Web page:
The success of the SNP at the general election could be a catalyst for regional federalism and the break-up of the London-centric RIBA, says Gordon Gibb
The feeling about the Scottish election result among the architects I’ve spoken to has been resoundingly positive.
Last year’s referendum was seen by most as a triumph for local democracy. Now the elected party of our government has done very well down in Westminster. The unity shown by the Scottish people has given our nation a much greater level of representation there.
However, while the Tory administration holds powers to itself, there is a limit to what can be done for the benefit of Scotland. Yet there is certainly a feeling that in the elections the Scots, by standing together behind the party of their government, have already achieved a great deal.
This election, for most, was never about nationalism, nor about creating a springboard for another referendum - contrary to the spin spouted by the political class. For most Scots it was about social and political responsibility and local democracy.
From a Scottish viewpoint the reporting of the SNP challenge by the London media has been seen as disproportionate and uninformed. Much has been claimed about public expenditure in Scotland, without anyone examining the impact of centralisation and relative wealth on service delivery in parts of England. Under the progressive SNP administration, the amount spent on welfare per person has increased at a slower rate in Scotland than in the UK as a whole and is less than that spent in Wales, the North East of England, the North West of England and the West Midlands. The control of spending in Scotland is hardly the action of a government under an unrealistic ideology, contradicting what has been touted as ‘the economic truth’ throughout the Tory, and later the Labour, election campaigns. These figures, exposing inequity in opportunity elsewhere, were never discussed.
The difference between the televised debates, between the one where the minor parties were able to account for themselves - and did so rather better than the established leaders - and the one for the main leaders only - where the minor parties were wrongly miscalled with no right of reply - exposed the real failure of democracy in the two-party system.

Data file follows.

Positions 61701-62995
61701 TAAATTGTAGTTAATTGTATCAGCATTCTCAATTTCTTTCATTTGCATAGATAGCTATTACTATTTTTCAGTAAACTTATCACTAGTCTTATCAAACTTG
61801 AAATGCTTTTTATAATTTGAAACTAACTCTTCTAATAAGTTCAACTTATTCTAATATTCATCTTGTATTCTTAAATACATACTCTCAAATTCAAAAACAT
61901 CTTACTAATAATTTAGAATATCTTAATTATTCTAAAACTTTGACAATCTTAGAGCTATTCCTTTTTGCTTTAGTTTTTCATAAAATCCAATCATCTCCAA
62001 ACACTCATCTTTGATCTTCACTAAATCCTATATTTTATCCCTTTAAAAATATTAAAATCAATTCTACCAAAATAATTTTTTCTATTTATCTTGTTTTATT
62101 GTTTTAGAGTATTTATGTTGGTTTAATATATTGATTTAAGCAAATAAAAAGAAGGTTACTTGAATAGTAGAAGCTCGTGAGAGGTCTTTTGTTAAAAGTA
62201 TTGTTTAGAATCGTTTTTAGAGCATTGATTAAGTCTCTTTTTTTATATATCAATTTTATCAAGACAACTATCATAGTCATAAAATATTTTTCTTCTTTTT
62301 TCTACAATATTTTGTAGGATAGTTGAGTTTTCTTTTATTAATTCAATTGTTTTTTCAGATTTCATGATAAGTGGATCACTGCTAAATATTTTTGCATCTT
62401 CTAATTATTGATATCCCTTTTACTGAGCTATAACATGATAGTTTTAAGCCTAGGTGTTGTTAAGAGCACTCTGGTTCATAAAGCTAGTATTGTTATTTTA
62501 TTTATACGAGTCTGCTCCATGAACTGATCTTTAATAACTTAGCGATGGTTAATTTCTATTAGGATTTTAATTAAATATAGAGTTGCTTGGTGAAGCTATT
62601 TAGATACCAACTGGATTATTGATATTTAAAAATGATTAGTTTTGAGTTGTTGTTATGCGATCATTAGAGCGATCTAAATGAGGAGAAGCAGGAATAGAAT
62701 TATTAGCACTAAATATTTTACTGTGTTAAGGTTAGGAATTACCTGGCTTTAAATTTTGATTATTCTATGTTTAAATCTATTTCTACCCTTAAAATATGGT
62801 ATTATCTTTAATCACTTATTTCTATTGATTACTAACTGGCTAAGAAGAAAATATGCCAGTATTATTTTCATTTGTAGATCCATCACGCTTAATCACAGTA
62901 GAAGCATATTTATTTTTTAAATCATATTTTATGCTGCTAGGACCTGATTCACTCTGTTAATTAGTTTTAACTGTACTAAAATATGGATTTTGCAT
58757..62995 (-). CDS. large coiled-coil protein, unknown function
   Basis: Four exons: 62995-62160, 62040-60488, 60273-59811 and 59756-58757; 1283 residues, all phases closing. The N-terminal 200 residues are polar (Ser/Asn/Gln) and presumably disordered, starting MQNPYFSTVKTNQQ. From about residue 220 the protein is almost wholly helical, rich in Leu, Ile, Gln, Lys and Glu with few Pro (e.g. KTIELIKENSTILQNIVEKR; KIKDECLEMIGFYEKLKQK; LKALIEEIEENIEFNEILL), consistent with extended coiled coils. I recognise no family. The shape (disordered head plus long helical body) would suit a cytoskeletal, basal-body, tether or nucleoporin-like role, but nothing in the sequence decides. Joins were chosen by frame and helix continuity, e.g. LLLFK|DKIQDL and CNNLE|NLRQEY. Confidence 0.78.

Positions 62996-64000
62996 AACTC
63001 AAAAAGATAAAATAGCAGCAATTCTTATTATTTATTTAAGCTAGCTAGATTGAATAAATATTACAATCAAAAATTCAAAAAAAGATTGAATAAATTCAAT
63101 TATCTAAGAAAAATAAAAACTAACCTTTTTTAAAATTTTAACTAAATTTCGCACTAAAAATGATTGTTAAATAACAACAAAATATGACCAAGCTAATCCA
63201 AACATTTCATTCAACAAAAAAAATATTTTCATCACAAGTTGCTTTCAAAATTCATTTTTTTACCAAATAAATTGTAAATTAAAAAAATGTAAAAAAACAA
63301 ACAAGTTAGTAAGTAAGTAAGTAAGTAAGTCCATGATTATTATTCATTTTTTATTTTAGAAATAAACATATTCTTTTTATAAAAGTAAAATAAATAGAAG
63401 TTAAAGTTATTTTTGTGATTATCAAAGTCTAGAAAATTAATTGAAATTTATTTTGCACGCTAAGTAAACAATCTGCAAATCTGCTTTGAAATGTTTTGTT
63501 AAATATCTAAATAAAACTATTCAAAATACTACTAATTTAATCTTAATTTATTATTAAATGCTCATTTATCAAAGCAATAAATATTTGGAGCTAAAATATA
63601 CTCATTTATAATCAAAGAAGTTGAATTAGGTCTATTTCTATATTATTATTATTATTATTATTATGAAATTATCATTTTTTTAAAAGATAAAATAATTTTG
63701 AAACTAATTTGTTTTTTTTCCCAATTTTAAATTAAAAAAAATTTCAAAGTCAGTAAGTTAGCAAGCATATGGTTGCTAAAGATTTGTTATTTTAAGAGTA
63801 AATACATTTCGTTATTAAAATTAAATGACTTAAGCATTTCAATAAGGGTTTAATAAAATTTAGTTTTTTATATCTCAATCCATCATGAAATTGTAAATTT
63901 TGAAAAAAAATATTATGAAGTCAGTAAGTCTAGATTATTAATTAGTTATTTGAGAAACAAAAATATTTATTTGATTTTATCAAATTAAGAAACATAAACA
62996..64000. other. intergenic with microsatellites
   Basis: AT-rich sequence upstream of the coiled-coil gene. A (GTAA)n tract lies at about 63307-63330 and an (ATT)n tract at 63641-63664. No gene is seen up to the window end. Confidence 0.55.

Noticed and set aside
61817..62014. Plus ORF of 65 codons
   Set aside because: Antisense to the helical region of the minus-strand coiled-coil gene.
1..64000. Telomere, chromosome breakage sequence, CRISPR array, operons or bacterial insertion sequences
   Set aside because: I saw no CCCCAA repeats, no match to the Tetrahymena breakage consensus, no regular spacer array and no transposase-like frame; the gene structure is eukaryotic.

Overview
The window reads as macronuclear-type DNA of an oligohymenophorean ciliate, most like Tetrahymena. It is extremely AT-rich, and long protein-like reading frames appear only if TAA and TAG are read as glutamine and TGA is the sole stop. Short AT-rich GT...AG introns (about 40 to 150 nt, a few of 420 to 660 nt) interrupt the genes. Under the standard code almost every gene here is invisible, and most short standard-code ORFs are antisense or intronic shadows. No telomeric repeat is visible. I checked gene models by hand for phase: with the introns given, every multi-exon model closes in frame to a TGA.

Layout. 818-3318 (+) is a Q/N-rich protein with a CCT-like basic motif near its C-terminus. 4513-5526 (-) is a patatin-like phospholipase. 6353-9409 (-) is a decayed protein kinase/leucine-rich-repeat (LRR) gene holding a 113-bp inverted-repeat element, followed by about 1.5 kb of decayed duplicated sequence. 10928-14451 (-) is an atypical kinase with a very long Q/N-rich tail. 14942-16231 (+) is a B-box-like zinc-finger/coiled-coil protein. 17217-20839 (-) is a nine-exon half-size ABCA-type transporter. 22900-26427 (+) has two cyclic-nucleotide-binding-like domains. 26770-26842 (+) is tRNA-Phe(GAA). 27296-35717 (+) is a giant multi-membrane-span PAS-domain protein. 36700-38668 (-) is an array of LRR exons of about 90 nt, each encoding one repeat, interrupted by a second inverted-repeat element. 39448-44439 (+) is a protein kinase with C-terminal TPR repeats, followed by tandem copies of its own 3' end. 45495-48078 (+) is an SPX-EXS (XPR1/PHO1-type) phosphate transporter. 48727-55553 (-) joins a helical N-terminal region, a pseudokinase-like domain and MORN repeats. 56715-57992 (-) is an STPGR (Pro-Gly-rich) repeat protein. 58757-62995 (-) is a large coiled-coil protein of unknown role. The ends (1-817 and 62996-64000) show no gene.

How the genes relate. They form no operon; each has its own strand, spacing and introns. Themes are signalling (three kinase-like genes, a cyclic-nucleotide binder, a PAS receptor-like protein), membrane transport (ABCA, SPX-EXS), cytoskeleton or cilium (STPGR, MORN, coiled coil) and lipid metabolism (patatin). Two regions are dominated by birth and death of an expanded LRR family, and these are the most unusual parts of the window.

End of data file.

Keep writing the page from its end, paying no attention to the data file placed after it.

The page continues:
Perhaps this, and the record of Labour as a subset of the Westminster party ‘only following orders’ in the referendum, and the Liberals being a subset of Toryism, has assigned them both to the receptacle normally reserved for the Tories in Scotland.
In living memory the political outlook in Scotland, like much of the remainder of England, has always been to the left of that of the south of England, where the decisions are made and the press stories are written. Perhaps due to historic post-industrial poverty, the legacy of lack of wellbeing or opportunity, there has always been a value attributed to the state caring for those who could not look after themselves.
While populist policies such as Right to Buy are seen by the Tory administration as attractive because they offer gains or ‘a step up’ for some, the resultant reduction in the quality of the public housing stock, needed for those who cannot buy, is seen by the Scottish Government as a reason why it should not be implemented in Scotland.
Whether there will now be a development bonanza in Scotland, I don’t know. It is unlikely there will be any influx of inward investment from Westminster, because Tory policies remain centralist. Also, it is unlikely that vast swathes of new land will become available for housing, because the casual redrawing of planning boundaries to the financial benefit of landowners or landbankers does not appear to be likely to be followed in Scotland. Having said that, there is plenty of post-industrial brownfield land to go around in our cities, and, from information garnered from the student body in the years out, plenty of post-recession work for the profession.